Results: The majority of patients used their prosthetic or orthotic devices (90% in Malawi, and 86% in Sierra Leone), but half of the assistive devices in use needed repair. Approximately one third of patients reported pain when using their assistive device (40% in Malawi and 34% in Sierra Leone). Patients had difficulties, or could not walk at all, with their prosthetic and/or orthotic device in the following situations; uneven ground (41% in Malawi and 65% in Sierra Leone), up and down hills (78% in Malawi and 75% in Sierra Leone), on stairs (60% in Malawi and 66% in Sierra Leone). Patients were quite satisfied or very satisfied with their assistive device (mean 3.9 in Malawi and 3.7 in Sierra Leone out of 5) and the services provided (mean 4.4 in Malawi and 3.7 in Sierra Leone out of 5), (p<0.001), but reported many problems (418 comments made in Malawi and 886 in Sierra Leone). About half of the patients did not, or sometimes did not, have the ability to access services (71% in Malawi and 40% in Sierra Leone). In relation to mobility and service delivery, orthotic patients and patients using above-knee assistive devices in Malawi and Sierra Leone had the poorest results. In Sierra Leone, women had poorer results than men. The general condition of devices and the ability to walk on uneven ground and on stairs were associated with both satisfaction of assistive devices and service received. Professionals’ views of service delivery and related education resulted in four themes common to Sierra Leone and Pakistan: 1) Low awareness and prioritising of prosthetic and orthotic services; 2) Difficulty managing specific pathological conditions and problems with materials; 3) The need for further education and desire for professional development; 4) Desire for improvements in prosthetic and orthotic education. A further two themes were unique to Sierra Leone; 1) People with disabilities have low social status; 2) Limited access to prosthetic and orthotic services.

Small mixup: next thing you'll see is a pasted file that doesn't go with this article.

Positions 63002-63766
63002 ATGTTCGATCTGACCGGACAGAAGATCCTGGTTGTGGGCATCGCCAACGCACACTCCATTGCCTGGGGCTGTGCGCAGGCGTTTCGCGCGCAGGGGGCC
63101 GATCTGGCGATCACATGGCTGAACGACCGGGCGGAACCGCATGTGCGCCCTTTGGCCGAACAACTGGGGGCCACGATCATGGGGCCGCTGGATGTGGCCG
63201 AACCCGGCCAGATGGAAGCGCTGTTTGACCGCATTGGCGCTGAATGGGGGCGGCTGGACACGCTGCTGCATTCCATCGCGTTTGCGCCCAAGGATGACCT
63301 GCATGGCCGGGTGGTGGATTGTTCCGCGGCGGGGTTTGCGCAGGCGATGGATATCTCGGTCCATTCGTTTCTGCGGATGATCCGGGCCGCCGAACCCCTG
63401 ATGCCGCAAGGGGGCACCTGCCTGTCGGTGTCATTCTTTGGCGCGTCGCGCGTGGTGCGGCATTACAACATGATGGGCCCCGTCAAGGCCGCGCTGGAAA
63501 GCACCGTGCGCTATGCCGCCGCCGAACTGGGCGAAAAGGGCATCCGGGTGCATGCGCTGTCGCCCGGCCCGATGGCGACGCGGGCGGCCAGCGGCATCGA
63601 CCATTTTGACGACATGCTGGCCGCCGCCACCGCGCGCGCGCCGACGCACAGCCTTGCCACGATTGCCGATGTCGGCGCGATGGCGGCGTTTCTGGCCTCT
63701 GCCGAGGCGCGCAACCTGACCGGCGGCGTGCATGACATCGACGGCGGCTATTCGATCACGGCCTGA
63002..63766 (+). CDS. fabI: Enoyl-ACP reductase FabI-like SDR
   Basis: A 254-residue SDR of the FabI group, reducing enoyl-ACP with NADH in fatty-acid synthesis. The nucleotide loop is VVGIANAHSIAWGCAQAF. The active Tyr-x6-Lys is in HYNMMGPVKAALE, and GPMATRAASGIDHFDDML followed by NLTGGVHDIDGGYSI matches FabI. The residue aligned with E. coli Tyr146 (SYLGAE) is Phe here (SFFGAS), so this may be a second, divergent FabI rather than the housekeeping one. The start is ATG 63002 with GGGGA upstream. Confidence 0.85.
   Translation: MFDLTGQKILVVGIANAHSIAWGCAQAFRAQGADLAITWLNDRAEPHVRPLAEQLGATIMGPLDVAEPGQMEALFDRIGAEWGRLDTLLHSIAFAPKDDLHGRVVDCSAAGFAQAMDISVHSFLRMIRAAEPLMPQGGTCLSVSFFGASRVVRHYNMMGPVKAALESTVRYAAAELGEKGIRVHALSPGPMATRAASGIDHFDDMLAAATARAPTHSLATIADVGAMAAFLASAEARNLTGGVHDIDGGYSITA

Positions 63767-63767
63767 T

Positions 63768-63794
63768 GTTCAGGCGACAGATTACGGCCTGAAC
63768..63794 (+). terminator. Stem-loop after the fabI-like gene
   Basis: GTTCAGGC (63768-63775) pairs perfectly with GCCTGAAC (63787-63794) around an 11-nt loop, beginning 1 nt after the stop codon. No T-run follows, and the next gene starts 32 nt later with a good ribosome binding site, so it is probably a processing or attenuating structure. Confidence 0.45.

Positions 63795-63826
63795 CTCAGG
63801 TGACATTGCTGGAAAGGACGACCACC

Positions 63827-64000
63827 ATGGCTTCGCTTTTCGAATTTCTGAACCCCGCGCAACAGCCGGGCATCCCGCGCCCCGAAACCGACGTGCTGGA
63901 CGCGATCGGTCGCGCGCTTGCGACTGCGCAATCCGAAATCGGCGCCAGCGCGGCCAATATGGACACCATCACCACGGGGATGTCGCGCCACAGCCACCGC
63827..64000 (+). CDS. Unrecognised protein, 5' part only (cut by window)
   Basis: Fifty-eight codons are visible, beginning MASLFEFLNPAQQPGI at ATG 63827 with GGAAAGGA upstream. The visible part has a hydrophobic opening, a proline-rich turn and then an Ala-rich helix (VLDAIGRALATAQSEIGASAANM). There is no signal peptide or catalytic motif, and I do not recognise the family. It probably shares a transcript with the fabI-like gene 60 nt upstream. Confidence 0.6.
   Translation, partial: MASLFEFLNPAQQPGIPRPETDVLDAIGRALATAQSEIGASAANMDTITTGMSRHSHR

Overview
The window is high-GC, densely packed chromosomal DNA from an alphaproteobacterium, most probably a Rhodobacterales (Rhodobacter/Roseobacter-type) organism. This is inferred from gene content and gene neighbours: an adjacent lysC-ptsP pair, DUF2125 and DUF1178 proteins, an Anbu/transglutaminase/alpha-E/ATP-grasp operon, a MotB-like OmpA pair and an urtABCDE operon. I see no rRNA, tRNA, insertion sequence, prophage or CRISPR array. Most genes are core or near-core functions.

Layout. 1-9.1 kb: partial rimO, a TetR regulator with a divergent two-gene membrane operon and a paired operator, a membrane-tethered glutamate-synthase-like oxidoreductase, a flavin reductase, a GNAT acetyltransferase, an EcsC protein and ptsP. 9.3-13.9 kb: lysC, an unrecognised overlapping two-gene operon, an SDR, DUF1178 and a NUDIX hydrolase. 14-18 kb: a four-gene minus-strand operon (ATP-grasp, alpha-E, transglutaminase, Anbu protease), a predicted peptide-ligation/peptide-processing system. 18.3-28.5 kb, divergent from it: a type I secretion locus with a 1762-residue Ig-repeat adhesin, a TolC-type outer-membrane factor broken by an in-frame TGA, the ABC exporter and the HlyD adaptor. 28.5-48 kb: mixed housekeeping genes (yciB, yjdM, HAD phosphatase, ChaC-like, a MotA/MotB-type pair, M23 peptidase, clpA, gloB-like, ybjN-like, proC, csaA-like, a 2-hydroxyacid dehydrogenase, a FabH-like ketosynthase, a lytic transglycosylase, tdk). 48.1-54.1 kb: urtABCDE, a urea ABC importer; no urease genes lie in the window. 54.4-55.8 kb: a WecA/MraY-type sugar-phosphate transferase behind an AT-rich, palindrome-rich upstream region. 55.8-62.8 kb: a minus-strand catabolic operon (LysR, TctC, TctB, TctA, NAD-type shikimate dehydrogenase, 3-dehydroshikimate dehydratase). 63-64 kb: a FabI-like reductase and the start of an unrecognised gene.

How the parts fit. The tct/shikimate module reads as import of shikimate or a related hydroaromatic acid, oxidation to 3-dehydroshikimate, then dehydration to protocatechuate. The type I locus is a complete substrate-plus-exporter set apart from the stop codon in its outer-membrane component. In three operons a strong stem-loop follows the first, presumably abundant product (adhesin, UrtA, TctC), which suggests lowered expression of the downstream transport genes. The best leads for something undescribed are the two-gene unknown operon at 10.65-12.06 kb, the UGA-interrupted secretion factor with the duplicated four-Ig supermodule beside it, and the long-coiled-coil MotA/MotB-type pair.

Conclusion: High levels of satisfaction and mobility while using assistive devices were reported in Malawi and Sierra Leone, although patients experienced pain and difficulties when walking on challenging surfaces. Limitations to the effectiveness of assistive devices, poor comfort, and limited access to follow-up services and repairs were issues that needed to be addressed. Educating prosthetic and orthotic staff to a higher level was considered necessary in Sierra Leone. In Pakistan, prosthetic and orthotic education could be improved by modifying programme content, improving teachers’ knowledge, improving access to information, and addressing issues of gender equality.

Place, publisher, year, edition, pages
Jönköping: School of Health Sciences, Jönköping University, Sweden, 2014. 129 p.
Series
Hälsohögskolans avhandlingsserie, ISSN 1654-3602 ; 56
Series
The Swedish Institute for Disability Research, ISSN 1650-1128 ; 66
Keyword
Assistive device, Convention of Rights of Persons with Disabilities, disability, low-income countries, mobility, orthosis, prosthesis, satisfaction, QUEST
National Category
Medical and Health Sciences
Identifiers
urn:nbn:se:hj:diva-24973 (URN)978-91-85835-55-3 (ISBN)
Public defence
2014-11-07, Forum Humanum, Hälsohögskolan i Jönköping, Jönköping, 13:00 (English)
Opponent
Supervisors
Available from: 2014-10-13 Created: 2014-10-13 Last updated: 2014-10-13Bibliographically approved

Open Access in DiVA

fulltext(397 kB)186 downloads
File information
File name FULLTEXT01.pdfFile size 397 kBChecksum SHA-512
e2d62c9cbb479909d3fc2865034f421132b04a9bf2687b669d88ac5237a76c0d0c398f9bcb7bd4c58c951395de7d2f70c54779bd464a47b53c6da168f0fa26ea
Type fulltextMimetype application/pdf

Other links

Publisher's full textPubMedScopus

Search in DiVA

By author/editor
Magnusson, LinaRamstrand, NerrolynFransson, Eleonor
By organisation
HHJ. Prosthetics and OrthoticsHHJ, Dep. of RehabilitationHHJ, Dep. of Natural Science and BiomedicineHHJ. ADULT
In the same journal
Journal of Rehabilitation Medicine
Public Health, Global Health, Social Medicine and EpidemiologyHealth Care Service and Management, Health Policy and Services and Health Economy

Search outside of DiVA

GoogleGoogle Scholar
Total: 186 downloads
The number of downloads is the sum of all downloads of full texts. It may include eg previous versions that are now no longer available

doi
pubmed
urn-nbn

Altmetric score

doi
pubmed
urn-nbn
Total: 505 hits
CiteExportLink to record
Permanent link

Direct link
Cite
Citation style
  • apa
  • ieee
  • modern-language-association-8th-edition
  • vancouver
  • Other style
More styles
Language
  • de-DE
  • en-GB
  • en-US
  • fi-FI
  • nn-NO
  • nn-NB
  • sv-SE
  • Other locale
More languages
Output format
  • html
  • text
  • asciidoc
  • rtf